Alternative proteins can cut deaths by 5% and food-related greenhouse gas emissions by 25%

03 January 2019

Adobe Stock_79850354_Cultured_meat
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New report sets out benefits of switching from meat to alternatives such as mycoprotein, algae, peas, insects and cultured meat

Meeting the world’s growing demand for protein nutrition through sources of protein other than meat could prevent millions of unnecessary deaths per year and drastically reduce greenhouse gas emissions, according to new research conducted by the Oxford Martin School for the World Economic Forum.

The report, Alternative Proteins, by the School's Director, Professor Sir Charles Godfray, also finds that the nutritional needs for a future world population of 10 billion can be met sustainably, and with positive health consequences, through a combination of innovative protein sources, improved production systems and changed consumer behaviour.

The report is unique in its focus on both the human health and environmental impacts of meat consumption. For human health, the research finds that switching from beef – the base case of the analysis – to other protein sources could reduce the overall global burden of diet-related deaths by 2.4%, with that number climbing to 5% in high- and upper-middle-income countries. This will be increasingly important given the projected demand for meat from emerging middle classes.

Net health effects of substituting beef with different food types globally and by national income class. HIC: high-income country; UMIC: upper-middle-income country; LMIC: lower-middle-income country; LIC: lower-income country.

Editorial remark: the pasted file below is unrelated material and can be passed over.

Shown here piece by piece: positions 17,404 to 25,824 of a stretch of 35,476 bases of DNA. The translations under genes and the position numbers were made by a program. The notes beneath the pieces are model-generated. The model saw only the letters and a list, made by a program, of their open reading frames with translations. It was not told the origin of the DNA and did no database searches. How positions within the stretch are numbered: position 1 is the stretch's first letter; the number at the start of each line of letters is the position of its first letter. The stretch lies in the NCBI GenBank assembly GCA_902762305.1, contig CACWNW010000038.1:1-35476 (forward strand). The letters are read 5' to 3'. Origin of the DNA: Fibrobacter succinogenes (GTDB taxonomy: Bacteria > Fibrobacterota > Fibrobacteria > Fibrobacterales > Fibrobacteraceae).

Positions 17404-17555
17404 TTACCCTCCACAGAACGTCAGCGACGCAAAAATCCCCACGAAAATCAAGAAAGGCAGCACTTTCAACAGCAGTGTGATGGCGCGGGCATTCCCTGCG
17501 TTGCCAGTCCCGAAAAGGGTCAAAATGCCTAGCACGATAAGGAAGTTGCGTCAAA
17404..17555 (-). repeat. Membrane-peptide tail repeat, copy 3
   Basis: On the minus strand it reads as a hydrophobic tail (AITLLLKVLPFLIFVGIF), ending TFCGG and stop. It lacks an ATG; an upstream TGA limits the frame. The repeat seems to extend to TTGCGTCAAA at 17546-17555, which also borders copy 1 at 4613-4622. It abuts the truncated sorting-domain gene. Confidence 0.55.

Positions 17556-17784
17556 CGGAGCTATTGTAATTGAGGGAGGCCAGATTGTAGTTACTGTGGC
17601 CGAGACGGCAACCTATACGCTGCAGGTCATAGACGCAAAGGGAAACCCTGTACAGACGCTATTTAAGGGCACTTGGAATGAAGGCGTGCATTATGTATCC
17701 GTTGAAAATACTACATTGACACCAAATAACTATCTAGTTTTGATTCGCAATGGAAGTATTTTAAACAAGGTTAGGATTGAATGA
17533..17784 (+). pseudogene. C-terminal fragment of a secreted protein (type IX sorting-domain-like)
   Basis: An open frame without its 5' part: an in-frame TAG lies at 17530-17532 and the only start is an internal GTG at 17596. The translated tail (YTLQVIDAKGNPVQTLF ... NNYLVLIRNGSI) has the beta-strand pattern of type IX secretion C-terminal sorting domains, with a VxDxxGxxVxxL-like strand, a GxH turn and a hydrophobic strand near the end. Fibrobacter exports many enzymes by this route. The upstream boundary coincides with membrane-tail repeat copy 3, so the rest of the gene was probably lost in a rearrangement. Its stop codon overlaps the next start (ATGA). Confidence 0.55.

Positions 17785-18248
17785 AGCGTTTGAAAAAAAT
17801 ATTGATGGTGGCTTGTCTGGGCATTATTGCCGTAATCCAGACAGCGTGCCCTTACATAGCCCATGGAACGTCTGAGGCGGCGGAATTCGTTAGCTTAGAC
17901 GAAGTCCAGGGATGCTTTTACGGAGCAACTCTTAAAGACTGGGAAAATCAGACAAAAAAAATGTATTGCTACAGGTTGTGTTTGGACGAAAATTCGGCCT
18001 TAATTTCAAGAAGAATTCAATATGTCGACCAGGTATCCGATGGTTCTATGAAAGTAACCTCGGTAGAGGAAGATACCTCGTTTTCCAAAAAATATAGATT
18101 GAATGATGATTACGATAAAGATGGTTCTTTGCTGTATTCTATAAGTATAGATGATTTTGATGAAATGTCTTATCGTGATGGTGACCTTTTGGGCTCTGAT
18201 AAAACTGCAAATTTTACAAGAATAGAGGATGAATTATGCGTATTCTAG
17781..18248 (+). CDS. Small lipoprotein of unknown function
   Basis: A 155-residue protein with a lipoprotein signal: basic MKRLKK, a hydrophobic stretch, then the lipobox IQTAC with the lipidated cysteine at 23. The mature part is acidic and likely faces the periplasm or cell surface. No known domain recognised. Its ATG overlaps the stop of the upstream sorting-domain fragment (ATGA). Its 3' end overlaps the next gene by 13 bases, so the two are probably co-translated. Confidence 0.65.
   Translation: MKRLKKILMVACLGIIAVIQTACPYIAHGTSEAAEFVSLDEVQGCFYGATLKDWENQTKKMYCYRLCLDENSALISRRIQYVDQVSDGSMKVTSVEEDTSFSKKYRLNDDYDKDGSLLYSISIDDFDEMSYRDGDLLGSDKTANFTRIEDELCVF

At the same time, in terms of environmental impact, 2010 data shows that production of beef alone was responsible for 25% of all food-related greenhouse gas emissions. With demand for protein set to soar, such demand will place huge pressure on the environment. The report finds a striking difference between the greenhouse gas emissions of beef production and other sources of protein. While beef, for example, has an emissions intensity of 23.9 kilograms of CO2 equivalent per 200kcal, beans, insects, wheat and nuts emit 1 kilogram or less CO2 equivalent for the same nutritional value. Other sources such as tofu, pork, alga and chicken produce only 3-6 kilograms CO2 equivalent.

Writing in the report, Professor Godfray said: "Transformation of the food system is essential to achieve the UN Sustainable Development Goals and to meet the Paris Agreement climate change targets.

"For the foreseeable future, the meat and alternative‑protein industries will coexist and have the opportunity to complement one other. Both incumbents and new players, and the various stakeholders who are involved throughout the protein supply chains, will gain from a nuanced debate about how to evolve and reshape regional and ultimately global food systems to provide healthy and sustainable diets.

"Only through dialogue and structured collaboration will society be able to transform the protein system, to create a future where safe, sustainable, affordable and healthy protein is provided to all."

The 13 sources of protein analysed in the report include beef, pork and chicken; fruits and vegetables that can be eaten naturally or processed, such as beans and peas; processed non-animal substitutes such as tofu, wheat-gluten products or mycoprotein; and novel products such as cultured meat, insects and alga spirulina.